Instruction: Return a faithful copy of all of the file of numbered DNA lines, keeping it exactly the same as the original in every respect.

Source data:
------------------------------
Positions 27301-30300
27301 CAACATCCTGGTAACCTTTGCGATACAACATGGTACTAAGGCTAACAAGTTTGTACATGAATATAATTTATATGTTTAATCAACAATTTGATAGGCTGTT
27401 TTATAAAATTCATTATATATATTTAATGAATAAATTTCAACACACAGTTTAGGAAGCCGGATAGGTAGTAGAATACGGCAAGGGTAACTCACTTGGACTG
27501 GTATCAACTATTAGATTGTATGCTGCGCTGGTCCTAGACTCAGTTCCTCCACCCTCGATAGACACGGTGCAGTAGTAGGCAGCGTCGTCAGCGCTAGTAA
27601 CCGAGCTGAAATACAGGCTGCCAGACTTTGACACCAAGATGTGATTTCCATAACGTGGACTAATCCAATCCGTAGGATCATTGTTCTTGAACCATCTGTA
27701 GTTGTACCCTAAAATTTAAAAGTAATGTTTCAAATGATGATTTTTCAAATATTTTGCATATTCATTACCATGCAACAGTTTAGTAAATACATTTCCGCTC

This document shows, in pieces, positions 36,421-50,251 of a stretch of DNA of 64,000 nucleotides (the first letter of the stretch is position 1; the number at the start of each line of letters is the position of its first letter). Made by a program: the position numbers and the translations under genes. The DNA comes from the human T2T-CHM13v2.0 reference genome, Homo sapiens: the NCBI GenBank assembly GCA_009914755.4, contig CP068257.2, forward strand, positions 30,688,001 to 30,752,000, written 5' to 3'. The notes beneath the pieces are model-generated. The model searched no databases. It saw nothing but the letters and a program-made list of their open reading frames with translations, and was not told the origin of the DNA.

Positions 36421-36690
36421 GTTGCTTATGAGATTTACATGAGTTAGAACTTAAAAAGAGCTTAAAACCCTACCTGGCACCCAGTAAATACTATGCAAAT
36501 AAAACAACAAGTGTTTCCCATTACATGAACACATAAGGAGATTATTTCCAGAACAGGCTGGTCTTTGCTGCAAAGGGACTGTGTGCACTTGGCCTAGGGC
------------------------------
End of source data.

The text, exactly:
Positions 27301-30300
27301 CAACATCCTGGTAACCTTTGCGATACAACATGGTACTAAGGCTAACAAGTTTGTACATGAATATAATTTATATGTTTAATCAACAATTTGATAGGCTGTT
27401 TTATAAAATTCATTATATATATTTAATGAATAAATTTCAACACACAGTTTAGGAAGCCGGATAGGTAGTAGAATACGGCAAGGGTAACTCACTTGGACTG
27501 GTATCAACTATTAGATTGTATGCTGCGCTGGTCCTAGACTCAGTTCCTCCACCCTCGATAGACACGGTGCAGTAGTAGGCAGCGTCGTCAGCGCTAGTAA
27601 CCGAGCTGAAATACAGGCTGCCAGACTTTGACACCAAGATGTGATTTCCATAACGTGGACTAATCCAATCCGTAGGATCATTGTTCTTGAACCATCTGTA
27701 GTTGTACCCTAAAATTTAAAAGTAATGTTTCAAATGATGATTTTTCAAATATTTTGCATATTCATTACCATGCAACAGTTTAGTAAATACATTTCCGCTC

This document shows, in pieces, positions 36,421-50,251 of a stretch of DNA of 64,000 nucleotides (the first letter of the stretch is position 1; the number at the start of each line of letters is the position of its first letter). Made by a program: the position numbers and the translations under genes. The DNA comes from the human T2T-CHM13v2.0 reference genome, Homo sapiens: the NCBI GenBank assembly GCA_009914755.4, contig CP068257.2, forward strand, positions 30,688,001 to 30,752,000, written 5' to 3'. The notes beneath the pieces are model-generated. The model searched no databases. It saw nothing but the letters and a program-made list of their open reading frames with translations, and was not told the origin of the DNA.

Positions 36421-36690
36421 GTTGCTTATGAGATTTACATGAGTTAGAACTTAAAAAGAGCTTAAAACCCTACCTGGCACCCAGTAAATACTATGCAAAT
36501 AAAACAACAAGTGTTTCCCATTACATGAACACATAAGGAGATTATTTCCAGAACAGGCTGGTCTTTGCTGCAAAGGGACTGTGTGCACTTGGCCTAGGGC